Real-time information at bus stops
Real Time Information is frequently displayed at bus stops. (The first wave of real-time passenger information was at bus stops). The main objective is to give the traveller some certainty about when a bus will arrive. Sometimes it provides them assurance about the service they had intended to take; other times they can use this information to make a choice about taking an alternative service.
Most at-stop real-time information systems are multi-line displays that display information about the next 2-4 buses expected to arrive at the stop. The information includes:
- For each forecast arrival at the stop, the most typical information is:
- Route Number, and variant if applicable
- Forecast arrival time at the bus stop; or
- Number of minutes to the arrival
- Optionally, there may be additional symbols to indicate:
- Whether the vehicle is in delay
- Whether the vehicle is wheelchair accessible/low floor – this is used in cases where there is a mixed fleet
- Indication of vehicle type, sometimes used when there are different door/boarding arrangements
- For stops with multiple routes, there are variants on which arrivals are displayed:
- The next vehicles in order of arrival, regardless of route
- The next vehicle to arrive on each route (subject to the maximum number of routes that can be displayed)
- To overcome the limitations of the number of lines on the display, the following methods are used to increase the amount of information available to the passenger
- Both the next and subsequent arrival for the same route are shown on one line
- The last line of the display scrolls through the subsequent 2-4 arrivals
- Traveller alerts
- Current delays and disruptions
- Events that are expected to happen later in the day (e.g. demonstration) or in the coming days (e.g. diversion due to construction/roadworks)
- Forthcoming route and timetable changes
- Specific messages initiated by the CAD/AVM dispatcher
- Safety and security messages
- Commercial advertising (still relatively rare)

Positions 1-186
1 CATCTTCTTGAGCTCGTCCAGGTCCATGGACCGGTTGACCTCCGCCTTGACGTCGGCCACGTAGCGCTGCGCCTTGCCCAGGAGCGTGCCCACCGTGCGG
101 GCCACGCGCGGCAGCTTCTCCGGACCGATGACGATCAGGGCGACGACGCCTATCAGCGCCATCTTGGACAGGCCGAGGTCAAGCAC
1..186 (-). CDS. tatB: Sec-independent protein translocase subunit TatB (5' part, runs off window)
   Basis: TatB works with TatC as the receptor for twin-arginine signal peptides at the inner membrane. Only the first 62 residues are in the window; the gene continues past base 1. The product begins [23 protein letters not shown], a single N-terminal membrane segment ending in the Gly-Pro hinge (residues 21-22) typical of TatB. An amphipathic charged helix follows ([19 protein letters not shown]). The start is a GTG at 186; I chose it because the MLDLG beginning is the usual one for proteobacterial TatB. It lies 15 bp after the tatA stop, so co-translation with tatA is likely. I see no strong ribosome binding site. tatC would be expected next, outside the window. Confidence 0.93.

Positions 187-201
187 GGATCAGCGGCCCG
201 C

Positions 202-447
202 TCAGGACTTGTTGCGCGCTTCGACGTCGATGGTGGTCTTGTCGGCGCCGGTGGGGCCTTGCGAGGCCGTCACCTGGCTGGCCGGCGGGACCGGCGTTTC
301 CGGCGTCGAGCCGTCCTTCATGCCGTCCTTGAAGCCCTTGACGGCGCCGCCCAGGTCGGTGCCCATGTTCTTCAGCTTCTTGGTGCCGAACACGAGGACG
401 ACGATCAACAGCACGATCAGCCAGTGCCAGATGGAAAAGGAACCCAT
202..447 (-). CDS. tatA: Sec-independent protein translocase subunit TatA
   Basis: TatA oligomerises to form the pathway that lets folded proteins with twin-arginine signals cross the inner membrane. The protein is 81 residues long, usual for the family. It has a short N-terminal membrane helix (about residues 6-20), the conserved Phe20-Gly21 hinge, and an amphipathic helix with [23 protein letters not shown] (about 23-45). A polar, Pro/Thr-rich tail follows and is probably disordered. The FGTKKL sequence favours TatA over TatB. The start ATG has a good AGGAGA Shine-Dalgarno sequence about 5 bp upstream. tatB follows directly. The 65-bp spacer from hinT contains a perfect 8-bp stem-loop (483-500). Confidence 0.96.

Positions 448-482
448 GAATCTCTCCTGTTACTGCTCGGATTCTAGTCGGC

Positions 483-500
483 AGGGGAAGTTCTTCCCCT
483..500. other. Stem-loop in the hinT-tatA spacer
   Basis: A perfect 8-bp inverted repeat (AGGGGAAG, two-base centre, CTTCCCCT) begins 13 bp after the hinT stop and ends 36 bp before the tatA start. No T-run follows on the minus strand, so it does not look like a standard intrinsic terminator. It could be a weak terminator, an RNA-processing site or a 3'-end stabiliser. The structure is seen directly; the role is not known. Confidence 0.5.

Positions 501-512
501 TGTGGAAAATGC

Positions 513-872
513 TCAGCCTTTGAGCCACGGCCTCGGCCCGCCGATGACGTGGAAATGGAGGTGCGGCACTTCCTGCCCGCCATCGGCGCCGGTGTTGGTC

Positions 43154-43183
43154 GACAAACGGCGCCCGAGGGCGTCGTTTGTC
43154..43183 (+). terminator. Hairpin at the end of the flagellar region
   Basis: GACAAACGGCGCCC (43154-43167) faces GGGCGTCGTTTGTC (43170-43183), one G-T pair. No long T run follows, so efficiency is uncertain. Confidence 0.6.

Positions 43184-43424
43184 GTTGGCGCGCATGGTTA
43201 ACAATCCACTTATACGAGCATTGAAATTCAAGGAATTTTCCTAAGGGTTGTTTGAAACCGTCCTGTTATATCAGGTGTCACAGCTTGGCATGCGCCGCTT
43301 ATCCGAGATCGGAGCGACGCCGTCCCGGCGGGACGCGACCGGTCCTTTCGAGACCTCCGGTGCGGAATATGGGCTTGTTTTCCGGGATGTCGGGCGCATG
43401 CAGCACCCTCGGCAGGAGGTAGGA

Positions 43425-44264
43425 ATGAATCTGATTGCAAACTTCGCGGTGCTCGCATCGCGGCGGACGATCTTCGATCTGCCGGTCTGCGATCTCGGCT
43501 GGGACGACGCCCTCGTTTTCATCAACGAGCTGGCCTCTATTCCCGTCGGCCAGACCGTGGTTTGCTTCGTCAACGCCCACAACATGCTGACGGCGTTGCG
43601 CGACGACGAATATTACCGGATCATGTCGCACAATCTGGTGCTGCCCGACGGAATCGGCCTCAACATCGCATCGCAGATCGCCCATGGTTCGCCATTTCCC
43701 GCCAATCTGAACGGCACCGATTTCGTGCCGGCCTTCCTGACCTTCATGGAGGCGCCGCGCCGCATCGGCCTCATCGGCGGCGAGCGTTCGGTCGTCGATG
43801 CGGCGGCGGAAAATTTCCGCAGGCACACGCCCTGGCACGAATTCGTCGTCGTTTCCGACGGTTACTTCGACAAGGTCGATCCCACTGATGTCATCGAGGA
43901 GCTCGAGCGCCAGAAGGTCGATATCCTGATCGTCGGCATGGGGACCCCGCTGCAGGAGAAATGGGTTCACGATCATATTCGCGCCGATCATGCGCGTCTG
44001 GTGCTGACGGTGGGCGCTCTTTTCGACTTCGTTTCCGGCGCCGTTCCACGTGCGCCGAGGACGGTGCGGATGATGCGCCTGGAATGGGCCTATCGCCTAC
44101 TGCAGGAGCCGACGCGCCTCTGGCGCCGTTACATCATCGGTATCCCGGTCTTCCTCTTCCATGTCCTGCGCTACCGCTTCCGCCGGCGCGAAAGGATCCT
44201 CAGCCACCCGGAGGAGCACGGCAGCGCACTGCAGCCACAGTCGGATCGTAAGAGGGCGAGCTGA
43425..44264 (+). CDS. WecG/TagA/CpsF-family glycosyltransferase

Technologies, data and resources
Real-time information at bus stops mostly use multi-line displays. Alternatives include computer-style screens with high graphic capability, or units where most of the information is fixed (route, destination) and a small area displays the number of minutes to next arrival.
Communications to the display unit can be by landline, radio, or GPRS.
Power is usually by cable, although some units are solar powered.
The primary data required for the real-time information is derived from the CAD/AVM system. A software program or algorithm is also required to forecast the arrival time - based on the current location of the vehicle, the number of minutes forecast to reach the stop. Ideally, this will derive the forecast from the current travel times (thus taking account of actual variances from the schedule). In practice, it is often simply based on the scheduled sectional running times to reduce the software development and computational burden.
A database of all stops and associated routes is required.
Advantages and Cautions
The primary advantages of Real-time Information at Bus Stops are to:
- Provide information to travellers at their waiting area (waiting time is shown to have the highest negative value, and uncertainty causes anxiety)
- Increase travel choices for travellers
- Communicate directly to travellers while they are in transit
The principal cautions in relation to Real-time Information at Bus Stops are:
- The units are expensive, and this limits their deployment to the busier stops. Increasingly, transit authorities and operators are reflecting on the balance between information at bus stops and information via personal mobile devices.
- Due to their outdoor location, readability can be a problem in varying light conditions. This can be a real problem when there is not a bus shelter, as the display unit may be in full sunlight
- Units need to be robust and resistant to both weather and vandalism
- Communications and power supply can be a challenge, in part for availability, In part due to permissions required for works on public pavements and space. This is sometimes overcome by transferring the responsibility for the installation works to the local authority.
Relevant Case Studies
Dublin, Florence, Mysore, Zurich